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7 of 7 people found the following review helpful
5.0 out of 5 stars A must have, 28 May 2009
By 
Andrew Mcewen - See all my reviews
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This review is from: Plants for a Future: Edible and Useful Plants for a Healthier World: 1 (Paperback)
I found the web site and was amazed. I looked around for the book for several months in many places trying to get one at a cheapo rate. Eventually I had to bite the bullet and buy one at a normal price. It's worth every penny. A fantastic book. If you want to check it out look at the website first. If you don't like the website you're not going to like the book. So why buy the book when the website is so good(probably better than the book). Because you may not always have the internet.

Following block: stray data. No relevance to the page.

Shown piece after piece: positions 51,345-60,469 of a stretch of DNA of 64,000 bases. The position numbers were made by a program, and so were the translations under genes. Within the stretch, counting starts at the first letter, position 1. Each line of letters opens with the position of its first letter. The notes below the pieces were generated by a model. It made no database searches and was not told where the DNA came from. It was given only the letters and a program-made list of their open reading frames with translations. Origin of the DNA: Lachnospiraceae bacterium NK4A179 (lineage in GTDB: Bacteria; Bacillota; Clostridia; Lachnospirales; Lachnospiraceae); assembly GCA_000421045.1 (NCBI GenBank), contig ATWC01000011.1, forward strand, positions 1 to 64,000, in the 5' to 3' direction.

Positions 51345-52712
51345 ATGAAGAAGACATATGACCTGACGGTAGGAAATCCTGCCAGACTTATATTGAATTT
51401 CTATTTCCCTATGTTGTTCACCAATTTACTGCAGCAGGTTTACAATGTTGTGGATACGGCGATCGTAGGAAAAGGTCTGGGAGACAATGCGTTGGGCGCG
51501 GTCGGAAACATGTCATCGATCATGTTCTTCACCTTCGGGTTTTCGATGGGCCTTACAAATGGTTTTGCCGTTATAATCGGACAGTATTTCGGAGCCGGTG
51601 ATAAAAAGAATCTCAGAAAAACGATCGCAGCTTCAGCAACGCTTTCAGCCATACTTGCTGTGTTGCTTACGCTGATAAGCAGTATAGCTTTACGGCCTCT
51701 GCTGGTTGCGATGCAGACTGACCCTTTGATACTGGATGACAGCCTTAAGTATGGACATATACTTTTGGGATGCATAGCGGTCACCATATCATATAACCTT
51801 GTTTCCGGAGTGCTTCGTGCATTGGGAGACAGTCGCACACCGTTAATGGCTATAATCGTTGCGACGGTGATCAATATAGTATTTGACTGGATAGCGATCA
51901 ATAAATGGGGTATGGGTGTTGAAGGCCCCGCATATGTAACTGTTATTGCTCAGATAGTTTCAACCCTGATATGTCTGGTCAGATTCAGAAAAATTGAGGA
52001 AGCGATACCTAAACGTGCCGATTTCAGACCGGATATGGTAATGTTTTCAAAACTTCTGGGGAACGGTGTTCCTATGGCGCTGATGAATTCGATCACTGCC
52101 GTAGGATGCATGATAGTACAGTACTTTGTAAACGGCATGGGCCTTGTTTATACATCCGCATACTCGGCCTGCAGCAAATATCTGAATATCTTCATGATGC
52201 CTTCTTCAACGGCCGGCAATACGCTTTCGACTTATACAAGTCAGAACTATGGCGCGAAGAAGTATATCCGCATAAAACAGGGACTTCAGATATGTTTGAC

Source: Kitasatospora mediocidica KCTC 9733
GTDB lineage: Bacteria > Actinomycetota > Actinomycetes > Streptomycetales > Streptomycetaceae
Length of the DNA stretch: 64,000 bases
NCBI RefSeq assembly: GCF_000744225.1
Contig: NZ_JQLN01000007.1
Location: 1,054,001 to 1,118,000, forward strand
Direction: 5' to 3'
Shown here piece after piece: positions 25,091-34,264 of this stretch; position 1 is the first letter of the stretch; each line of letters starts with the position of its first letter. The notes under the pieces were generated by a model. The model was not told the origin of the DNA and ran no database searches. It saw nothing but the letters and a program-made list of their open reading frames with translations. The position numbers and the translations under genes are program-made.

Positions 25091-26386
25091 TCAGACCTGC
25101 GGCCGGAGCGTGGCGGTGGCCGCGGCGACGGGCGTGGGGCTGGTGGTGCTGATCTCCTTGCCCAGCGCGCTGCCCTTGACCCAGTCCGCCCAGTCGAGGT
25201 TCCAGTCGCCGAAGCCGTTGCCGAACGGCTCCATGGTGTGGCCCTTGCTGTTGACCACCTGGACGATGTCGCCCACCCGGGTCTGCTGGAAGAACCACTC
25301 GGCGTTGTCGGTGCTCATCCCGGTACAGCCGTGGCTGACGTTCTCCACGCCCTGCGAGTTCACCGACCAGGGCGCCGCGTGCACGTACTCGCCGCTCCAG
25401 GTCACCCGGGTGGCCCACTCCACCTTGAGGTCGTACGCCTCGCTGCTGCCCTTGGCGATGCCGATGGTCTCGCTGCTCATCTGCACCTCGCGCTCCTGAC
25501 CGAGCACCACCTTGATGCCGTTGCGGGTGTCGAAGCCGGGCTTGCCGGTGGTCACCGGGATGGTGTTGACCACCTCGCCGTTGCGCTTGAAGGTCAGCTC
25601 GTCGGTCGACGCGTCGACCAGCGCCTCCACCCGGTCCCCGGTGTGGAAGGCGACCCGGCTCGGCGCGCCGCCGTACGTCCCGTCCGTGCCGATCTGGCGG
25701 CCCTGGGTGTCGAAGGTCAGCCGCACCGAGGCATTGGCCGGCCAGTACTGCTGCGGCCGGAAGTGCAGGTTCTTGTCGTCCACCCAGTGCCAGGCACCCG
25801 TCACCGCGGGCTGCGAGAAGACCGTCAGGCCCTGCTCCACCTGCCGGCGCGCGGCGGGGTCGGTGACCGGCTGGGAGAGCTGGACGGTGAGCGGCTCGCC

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6 of 6 people found the following review helpful
5.0 out of 5 stars A Beautiful Future!!, 29 Oct. 2010
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This review is from: Plants for a Future: Edible and Useful Plants for a Healthier World: 1 (Paperback)
Really a must have book for anyone interested in permaculture, perennial food plants and growing unusual plants.

The book's a really exciting look at how abundant our gardens could be and the vast variety of delicious food we could be growing in the UK.

Go and see their site in Cornwall!
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6 of 6 people found the following review helpful
5.0 out of 5 stars Brilliant, 10 May 2010
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This review is from: Plants for a Future: Edible and Useful Plants for a Healthier World: 1 (Paperback)
I should have bought this book ages ago. I find myself dipping into it all the time and coming back to it again and again when other books let me down!
Concise, clear, easy to read and understand. I don't know why this book is not on every plant lovers book-shelves!